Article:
... 'eugenics is everywhere and nowhere at the same time'; Ms. Catte’s determination to pin it down propels the narrative ... Pure America is a slim but capacious volume. Ms. Catte, the author of 2018’s 'What You Are Getting Wrong About Appalachia,' a forceful rebuttal to J.D. Vance’s Hillbilly Elegy centers the narrative around Western State, but she also tells the wrenching story of Carrie Buck, the young plaintiff in Buck v. Bell, and of the removal in the 1930s of hundreds of mountain families labeled as defective to make way for the creation of Shenandoah National Park. The book is tightly argued and impatient ... One reason to face up to the past is that it has a way of infringing on the present whether or not we want it to. Echoes of eugenicist thought have appeared in arguments, made throughout the Covid-19 pandemic, that expendable members of society should be sacrificed to preserve the economy. As for the inn, its morbid history asserts itself in a more physical way. An intrepid guest exploring the grounds could come upon a neglected cemetery with the remains of several thousand unidentified patients. This smart, scrupulous book might lead readers to wonder what their own surroundings would reveal, were they to investigate them.
[A] history of Virginia’s eugenics movement and its interconnections with racial, gender, and class prejudices ... [a] grounded, well-rendered, and highly disturbing account ... With justified outrage backed by copious archival evidence, Catte describes the process by which Virginia made eugenic sterilization legal. Importantly, the author also demonstrates how practitioners of eugenics did more than just sterilize the mentally ill and those who were not considered 'pure.' ... The author closes by examining the suppression of memory as it pertains to the thousands of sterilizations that occurred as well as Western State’s use of patients for free labor. A well-told, richly contextualized investigation of an appalling episode in American history.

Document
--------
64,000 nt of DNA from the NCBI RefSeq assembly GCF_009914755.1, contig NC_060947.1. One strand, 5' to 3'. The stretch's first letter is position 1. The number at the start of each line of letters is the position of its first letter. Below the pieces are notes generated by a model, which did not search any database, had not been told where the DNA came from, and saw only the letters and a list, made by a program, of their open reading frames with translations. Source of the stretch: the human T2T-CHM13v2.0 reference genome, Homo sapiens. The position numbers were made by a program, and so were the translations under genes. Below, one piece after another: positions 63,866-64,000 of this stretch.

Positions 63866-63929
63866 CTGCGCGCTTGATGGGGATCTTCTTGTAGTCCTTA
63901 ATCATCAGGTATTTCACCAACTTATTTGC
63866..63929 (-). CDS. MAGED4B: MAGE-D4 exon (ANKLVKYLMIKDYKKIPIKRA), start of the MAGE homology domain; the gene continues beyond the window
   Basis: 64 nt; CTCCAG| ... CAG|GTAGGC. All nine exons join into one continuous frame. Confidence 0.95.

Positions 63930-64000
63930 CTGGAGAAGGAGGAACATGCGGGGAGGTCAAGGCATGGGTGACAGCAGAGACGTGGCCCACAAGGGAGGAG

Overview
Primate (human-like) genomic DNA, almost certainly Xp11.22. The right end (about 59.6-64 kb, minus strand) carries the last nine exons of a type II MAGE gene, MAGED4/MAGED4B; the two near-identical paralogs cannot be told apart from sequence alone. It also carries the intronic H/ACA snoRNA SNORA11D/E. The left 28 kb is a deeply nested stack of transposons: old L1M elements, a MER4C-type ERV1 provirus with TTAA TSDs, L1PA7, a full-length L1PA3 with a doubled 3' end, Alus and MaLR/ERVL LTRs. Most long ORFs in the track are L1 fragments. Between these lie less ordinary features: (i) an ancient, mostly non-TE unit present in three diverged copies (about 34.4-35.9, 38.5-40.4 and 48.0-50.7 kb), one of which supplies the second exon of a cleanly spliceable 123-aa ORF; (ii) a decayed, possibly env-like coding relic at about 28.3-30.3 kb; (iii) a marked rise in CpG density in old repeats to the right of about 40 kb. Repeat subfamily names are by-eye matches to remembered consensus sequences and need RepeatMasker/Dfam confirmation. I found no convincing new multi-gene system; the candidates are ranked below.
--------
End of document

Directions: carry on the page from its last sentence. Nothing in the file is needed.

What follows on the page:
a concise and deeply unsettling study of the eugenics movement in Virginia ... In a lacerating analysis of the links between economic policies and eugenicist thought, Catte examines coerced labor at Virginia’s psychiatric institutions, the destruction of a historically-Black neighborhood in Charlottesville under the guise of urban renewal, and the transformation of Western State into an upscale hotel and condominiums. This provocative and impeccably argued history reveals how traumas of the past inform the inequalities of today.